Yet here they are, heading into the first round of the playoffs, and they have been boxed into the role of the veteran team, simply because their opponent has dealt with a similar phenomenon all season: young, inexperienced players forced into prominent roles because of injuries to veterans.
Bruins Head Coach Claude Julien understands why his team is viewed as the veteran team: It has been to the playoffs every year he has been at the helm, and it has advanced to the Stanley Cup Finals in two of the last three years, winning it all in 2011.
And while Julien is happy to give credit to Detroit's young guns who have ensured the Red Wings' admission to the playoffs for the 23rd consecutive year, he believes his team deserves some credit as well.
“[The Red Wings] have some young players, but so do we,” Julien said. “You know, you have the [Pavel] Datsyuks and [Todd] Bertuzzi will be in there -- they have some veteran players. And I know the [Gustav] Nyquists and [Tomas] Tatars, those kinds of guys have carried their team when they needed it the most. But I think our young D’s have done a pretty good job the same way, when a guy like [Dennis] Seidenberg went down.”
“I think there are a lot of similarities there and I don’t think they’re as young, or that much younger, than we are. I haven’t done the math yet when it comes to the age of both teams because that’s not the important thing to me.”
This year, the Bruins have several players in prominent roles who will be heading to the postseason for the first time, whether it be Reilly Smith or Kevan Miller. They also have players who have just wrapped up their first full NHL seasons after playing in their first postseasons one year ago, like Dougie Hamilton, Torey Krug and Matt Bartkowski.
In Detroit, injuries to veterans Pavel Datsyuk, Henrik Zetterberg and Jonathan Ericsson have similarly forced younger players into key roles, and those players — like their counterparts in Boston — have responded admirably. The list is long: Up front, there is Gustav Nyquist, Tomas Tatar, Riley Sheahan and Tomas Jurco, and of the four of them, only Nyquist has been to the playoffs.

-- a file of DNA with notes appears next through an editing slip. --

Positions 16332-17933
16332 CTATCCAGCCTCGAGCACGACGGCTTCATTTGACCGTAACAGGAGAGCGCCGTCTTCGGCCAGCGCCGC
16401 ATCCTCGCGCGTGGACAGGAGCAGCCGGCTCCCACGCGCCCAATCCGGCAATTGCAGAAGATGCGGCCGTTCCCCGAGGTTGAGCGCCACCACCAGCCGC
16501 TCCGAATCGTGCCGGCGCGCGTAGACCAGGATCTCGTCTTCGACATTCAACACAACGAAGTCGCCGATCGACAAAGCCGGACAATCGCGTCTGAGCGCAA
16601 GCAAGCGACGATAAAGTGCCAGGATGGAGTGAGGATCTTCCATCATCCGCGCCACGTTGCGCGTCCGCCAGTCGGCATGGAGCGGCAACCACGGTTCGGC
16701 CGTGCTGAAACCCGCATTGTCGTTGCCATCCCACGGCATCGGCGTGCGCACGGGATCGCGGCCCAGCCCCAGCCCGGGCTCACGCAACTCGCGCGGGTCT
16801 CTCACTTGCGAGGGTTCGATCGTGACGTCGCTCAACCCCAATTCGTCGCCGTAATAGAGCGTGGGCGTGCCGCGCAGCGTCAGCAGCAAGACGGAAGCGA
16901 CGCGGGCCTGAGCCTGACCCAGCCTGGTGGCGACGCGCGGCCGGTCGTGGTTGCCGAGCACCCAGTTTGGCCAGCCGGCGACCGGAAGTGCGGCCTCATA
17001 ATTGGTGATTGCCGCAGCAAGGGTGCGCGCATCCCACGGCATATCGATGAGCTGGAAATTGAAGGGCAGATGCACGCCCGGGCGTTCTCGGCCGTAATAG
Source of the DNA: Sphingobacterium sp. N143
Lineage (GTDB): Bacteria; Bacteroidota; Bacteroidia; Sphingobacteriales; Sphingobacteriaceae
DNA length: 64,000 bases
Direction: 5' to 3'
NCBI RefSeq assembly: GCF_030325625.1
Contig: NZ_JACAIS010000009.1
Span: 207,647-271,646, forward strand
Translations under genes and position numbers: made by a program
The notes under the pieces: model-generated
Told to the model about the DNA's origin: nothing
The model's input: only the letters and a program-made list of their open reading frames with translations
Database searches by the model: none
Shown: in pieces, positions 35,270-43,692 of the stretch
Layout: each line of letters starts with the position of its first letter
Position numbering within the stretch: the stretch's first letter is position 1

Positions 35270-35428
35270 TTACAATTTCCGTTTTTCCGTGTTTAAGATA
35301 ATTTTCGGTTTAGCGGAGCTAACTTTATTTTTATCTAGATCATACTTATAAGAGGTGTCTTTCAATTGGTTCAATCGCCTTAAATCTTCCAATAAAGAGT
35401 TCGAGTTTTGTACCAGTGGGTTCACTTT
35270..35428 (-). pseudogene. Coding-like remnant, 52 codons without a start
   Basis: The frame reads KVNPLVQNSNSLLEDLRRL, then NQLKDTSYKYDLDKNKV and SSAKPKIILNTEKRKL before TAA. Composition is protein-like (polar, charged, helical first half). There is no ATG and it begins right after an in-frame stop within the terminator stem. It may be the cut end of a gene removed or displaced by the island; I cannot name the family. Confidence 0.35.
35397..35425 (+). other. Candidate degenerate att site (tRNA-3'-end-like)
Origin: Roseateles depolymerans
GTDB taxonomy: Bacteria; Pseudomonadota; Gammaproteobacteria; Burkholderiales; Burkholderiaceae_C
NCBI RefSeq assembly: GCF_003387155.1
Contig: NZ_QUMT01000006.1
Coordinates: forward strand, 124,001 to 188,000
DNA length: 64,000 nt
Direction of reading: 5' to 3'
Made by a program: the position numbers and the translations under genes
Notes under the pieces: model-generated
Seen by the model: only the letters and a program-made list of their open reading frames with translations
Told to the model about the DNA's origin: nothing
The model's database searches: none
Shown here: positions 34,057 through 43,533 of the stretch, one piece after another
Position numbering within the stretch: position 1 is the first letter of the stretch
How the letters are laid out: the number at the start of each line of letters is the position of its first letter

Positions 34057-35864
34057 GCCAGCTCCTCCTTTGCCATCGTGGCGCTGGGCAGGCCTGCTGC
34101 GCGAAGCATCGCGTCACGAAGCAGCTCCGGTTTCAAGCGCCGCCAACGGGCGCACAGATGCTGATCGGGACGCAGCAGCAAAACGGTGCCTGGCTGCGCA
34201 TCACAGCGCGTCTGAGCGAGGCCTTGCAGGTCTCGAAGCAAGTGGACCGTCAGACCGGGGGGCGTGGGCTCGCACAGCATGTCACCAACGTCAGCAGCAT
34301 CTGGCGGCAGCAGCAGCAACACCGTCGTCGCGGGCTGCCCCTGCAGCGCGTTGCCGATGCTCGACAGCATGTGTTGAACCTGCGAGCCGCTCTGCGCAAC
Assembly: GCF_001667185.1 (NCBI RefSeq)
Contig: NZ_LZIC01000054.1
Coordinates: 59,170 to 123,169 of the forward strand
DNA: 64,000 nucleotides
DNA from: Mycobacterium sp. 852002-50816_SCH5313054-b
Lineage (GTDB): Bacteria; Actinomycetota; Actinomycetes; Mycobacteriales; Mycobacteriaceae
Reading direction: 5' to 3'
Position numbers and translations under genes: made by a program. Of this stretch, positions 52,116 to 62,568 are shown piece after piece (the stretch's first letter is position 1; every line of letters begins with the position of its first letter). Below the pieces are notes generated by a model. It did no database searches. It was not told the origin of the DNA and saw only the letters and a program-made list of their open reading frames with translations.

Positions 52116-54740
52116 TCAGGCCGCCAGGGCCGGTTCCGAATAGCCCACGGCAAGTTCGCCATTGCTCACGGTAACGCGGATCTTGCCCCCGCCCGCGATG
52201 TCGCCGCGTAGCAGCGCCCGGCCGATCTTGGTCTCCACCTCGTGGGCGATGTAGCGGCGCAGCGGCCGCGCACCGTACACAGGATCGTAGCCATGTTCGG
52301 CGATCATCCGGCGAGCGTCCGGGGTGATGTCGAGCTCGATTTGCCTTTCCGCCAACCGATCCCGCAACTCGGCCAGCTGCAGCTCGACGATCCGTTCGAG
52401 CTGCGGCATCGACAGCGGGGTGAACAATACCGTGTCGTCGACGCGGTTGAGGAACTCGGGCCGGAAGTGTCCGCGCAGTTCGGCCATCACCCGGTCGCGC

On the back end, Danny DeKeyser and Brendan Smith have a combined 16 games of playoff experience, and Smith is likely to continue to play on the top pairing with Niklas Kronwall, as Ericsson continues to recover from a broken finger.
Despite all of that youth and inexperience, the Red Wings went 13-8-3 in the post-Olympic stretch in order to propel themselves into the playoffs as the eighth seed in the Eastern Conference.
They certainly expect to have their hands full against the Presidents’ Trophy winners in the first round — they are widely considered to be the underdog — but the Bruins, too, expect a dogfight, given that they dropped three of four regular-season games against Detroit.
“I’ve seen them a lot over the years,” said forward Jarome Iginla. “They have some game-breakers — you know, getting Datsyuk back not too long ago. They have some good young guys, they skate well, but yeah, they're a young team. Over the years, a lot of the names have changed, so you don't know them quite as well, but they have a tradition there, too, and, you know, that confidence comes with that.”
“They've been in a battle to make the playoffs, and for every team that makes it, you've earned your spot there, and we look forward to this challenge.”
Twice this week, Julien has cited a critical statistic: Forty percent of first-round NHL playoff matchups end in upsets. Maybe it’s because the lower-seeded teams generally come in fighting whereas some higher-seeded teams clinch their berths well in advance of the postseason, but whatever the case, the Bruins refuse to get caught offguard.
This season, Detroit won six of its final nine games down the stretch, one of which came against Boston on April 2: a 3-2 Red Wings victory in Detroit.
“I don't think we're overconfident,” said forward Shawn Thornton. “We’ve been through that before. All of our focus is on tomorrow — nothing else, nothing past, nothing forward. So that's really all we're worried about.”